Scanmaster B1300-N vs Scanmaster Airmaster

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Re: Scanmaster B1300-N vs Scanmaster Airmaster

Postby m0lsx » Mon Dec 31, 2018 11:36 pm

waxmax wrote: Would you say Nomads are the best for lofts?


No antenna is ideal within a loft, as the roof will antenuate.
The advantage something like the Nomad has is, versatility.
You hang it from something, or tape it to something.
I have used mine hanging from a window blind. I have used it taped to a fiberglass telescopic pole, my daughter had hers zip tied to the leg of her cabin bed. It will hang in a corner. etc etc.
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Re: Scanmaster B1300-N vs Scanmaster Airmaster

Postby m0lsx » Mon Dec 31, 2018 11:46 pm

waxmax wrote:So back to my original question though: should I get the scanmaster b1300 due to its larger length? As this seems to be case with my telescopic ?


I personally would not. Partly because I do not like commercially built RX only antennas, as they are more often than not, not very good.
Length is about resonance on VHF & UHF & Airband is around 2.5 meters down to 2.2 meters in free space & slightly less than that in the real world. So a half wave antenna would be a little over 1 meters. Thus length is not an issue, unless you can find a colinear airband. Which would be multiple of resonant antennas, over a resonant antenna.
On the longer wavelengths such as on High Frequency, which is around 200 meters down to 10 meters. Then a longer antenna is, or can be better. But not always there either.
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Re: Scanmaster B1300-N vs Scanmaster Airmaster

Postby radiostationx » Tue Jan 01, 2019 1:49 am

The "scanmaster 1300" is a knock off/clone of the diamond d-130/d-300n family which is made from high grade stainless steel, both have been around for ages.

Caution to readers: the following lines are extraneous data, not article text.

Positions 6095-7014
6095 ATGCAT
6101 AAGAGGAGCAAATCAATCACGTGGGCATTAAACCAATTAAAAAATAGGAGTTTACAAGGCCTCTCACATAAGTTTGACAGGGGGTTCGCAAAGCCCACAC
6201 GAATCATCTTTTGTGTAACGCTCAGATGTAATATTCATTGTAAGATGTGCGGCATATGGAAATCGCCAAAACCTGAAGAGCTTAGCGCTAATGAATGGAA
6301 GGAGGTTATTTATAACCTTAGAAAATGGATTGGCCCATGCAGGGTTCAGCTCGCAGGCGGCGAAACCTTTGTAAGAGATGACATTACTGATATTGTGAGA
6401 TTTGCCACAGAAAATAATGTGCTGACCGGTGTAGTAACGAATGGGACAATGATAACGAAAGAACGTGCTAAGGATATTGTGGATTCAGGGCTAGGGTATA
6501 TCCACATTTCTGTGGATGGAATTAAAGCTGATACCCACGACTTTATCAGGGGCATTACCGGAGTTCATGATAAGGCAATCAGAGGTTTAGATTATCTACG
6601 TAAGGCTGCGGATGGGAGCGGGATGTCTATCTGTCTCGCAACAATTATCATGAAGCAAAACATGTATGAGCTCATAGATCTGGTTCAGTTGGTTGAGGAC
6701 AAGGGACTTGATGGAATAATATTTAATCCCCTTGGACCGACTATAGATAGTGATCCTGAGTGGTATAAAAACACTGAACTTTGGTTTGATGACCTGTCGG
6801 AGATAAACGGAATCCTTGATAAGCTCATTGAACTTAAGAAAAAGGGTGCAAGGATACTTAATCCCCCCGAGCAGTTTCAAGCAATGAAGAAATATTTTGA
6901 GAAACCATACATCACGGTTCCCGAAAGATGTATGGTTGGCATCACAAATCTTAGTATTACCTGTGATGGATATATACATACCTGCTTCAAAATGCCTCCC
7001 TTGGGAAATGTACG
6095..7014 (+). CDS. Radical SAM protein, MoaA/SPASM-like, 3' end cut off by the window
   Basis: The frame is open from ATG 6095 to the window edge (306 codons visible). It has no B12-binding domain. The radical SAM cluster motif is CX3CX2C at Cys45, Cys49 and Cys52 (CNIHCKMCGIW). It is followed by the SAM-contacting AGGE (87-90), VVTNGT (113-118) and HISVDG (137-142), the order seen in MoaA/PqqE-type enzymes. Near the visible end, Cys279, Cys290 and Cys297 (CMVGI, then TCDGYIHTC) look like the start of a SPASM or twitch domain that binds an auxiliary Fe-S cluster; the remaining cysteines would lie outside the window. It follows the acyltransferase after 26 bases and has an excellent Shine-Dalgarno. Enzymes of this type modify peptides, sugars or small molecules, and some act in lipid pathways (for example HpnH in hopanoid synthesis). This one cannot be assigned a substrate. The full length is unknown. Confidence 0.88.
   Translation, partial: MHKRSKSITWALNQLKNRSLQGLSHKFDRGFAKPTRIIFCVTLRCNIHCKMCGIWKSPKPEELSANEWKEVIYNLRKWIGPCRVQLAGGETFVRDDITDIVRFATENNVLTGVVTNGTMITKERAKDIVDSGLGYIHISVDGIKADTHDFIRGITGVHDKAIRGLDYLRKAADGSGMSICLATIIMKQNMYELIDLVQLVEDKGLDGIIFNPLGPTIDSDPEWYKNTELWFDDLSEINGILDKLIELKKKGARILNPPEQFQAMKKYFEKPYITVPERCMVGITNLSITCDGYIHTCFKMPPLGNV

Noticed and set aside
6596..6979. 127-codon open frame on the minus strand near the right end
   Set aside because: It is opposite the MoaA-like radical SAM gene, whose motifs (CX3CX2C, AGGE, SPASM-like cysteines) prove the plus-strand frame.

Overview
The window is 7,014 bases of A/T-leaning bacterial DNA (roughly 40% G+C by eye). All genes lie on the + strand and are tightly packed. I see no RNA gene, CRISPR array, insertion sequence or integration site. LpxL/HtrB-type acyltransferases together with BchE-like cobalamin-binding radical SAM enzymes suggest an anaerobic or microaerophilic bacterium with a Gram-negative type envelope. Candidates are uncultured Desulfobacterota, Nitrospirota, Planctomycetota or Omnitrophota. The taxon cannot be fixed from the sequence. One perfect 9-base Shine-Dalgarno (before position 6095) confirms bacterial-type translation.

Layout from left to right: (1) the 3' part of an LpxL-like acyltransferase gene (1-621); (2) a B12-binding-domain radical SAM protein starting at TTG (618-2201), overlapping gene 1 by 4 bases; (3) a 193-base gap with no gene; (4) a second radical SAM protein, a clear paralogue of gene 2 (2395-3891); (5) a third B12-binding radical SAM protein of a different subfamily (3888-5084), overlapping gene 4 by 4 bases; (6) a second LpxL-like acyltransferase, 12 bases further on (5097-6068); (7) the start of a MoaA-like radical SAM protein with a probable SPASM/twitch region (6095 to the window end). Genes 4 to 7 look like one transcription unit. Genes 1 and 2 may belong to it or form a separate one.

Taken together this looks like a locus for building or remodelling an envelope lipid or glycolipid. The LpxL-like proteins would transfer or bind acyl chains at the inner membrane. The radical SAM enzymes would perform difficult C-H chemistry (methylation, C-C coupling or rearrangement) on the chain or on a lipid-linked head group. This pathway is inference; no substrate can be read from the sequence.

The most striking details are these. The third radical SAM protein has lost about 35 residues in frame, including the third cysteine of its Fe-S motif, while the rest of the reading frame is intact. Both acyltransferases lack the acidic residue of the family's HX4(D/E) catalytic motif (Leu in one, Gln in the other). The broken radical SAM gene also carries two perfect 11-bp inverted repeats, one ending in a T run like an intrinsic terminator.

The longer vertical part is a loaded steel whip(there is a loading coil at the bottom) which is for freqs below 60mhz so for you @waxmax that extra height is irrelevant for the civil/mil airband.
One thing is for certain, the discone is no perfect antenna, but its very widebanded and versatile.

The "scanmaster airband" has dimensions that are equiv to a 1/4 wave ground plane antenna for civil airband, the centre driven element having some weather proofing ( a glass fibre tube).

Both are designed to be out in all weathers.

A lot will depend upon your requirements but if its loft mount you are after, something with improved gain is perhaps more desirable.


A slim-jim or j-pole can be constructed very easy and cheaply for a fiver using 2 metres of ladder line such as this.

https://www.radioworld.co.uk/ladder_line/450-s_ohm_twin_feeder_sold_per_metre_

Use the easy calculator below (insert 128 mhz as your freq for civil airband and hit the calculate button)

https://m0ukd.com/calculators/slim-jim-and-j-pole-calculator/

You should end up with something about 1.6m long.

Solder coaxial centre ad braid to the feed points shown in the calc.

Hang it high up in the loft with a drawing pin and place a blob of bluetac at the bottom of the ladder line for ballast to help with maintaining vertical polarisation.

Good to go,If you make it right and cut/solder accurate, I bet you its better or at least as good as both of the above antennas only difference is cost.

A really good airband j-pole is made by Kevin at superyagi antennas..more expensive than a 450 ohm ladder line diy job, but you can make your own first and try out before buying a Rolls Royce of j-poles from him.
Heres a review

https://ukradioscanning.com/viewtopic.php?f=4&t=6478
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Re: Scanmaster B1300-N vs Scanmaster Airmaster

Postby waxmax » Tue Jan 01, 2019 10:09 am

radiostationx wrote:The "scanmaster 1300" is a knock off/clone of the diamond d-130/d-300n family which is made from high grade stainless steel, both have been around for ages.
The longer vertical part is a loaded steel whip(there is a loading coil at the bottom) which is for freqs below 60mhz so for you @waxmax that extra height is irrelevant for the civil/mil airband.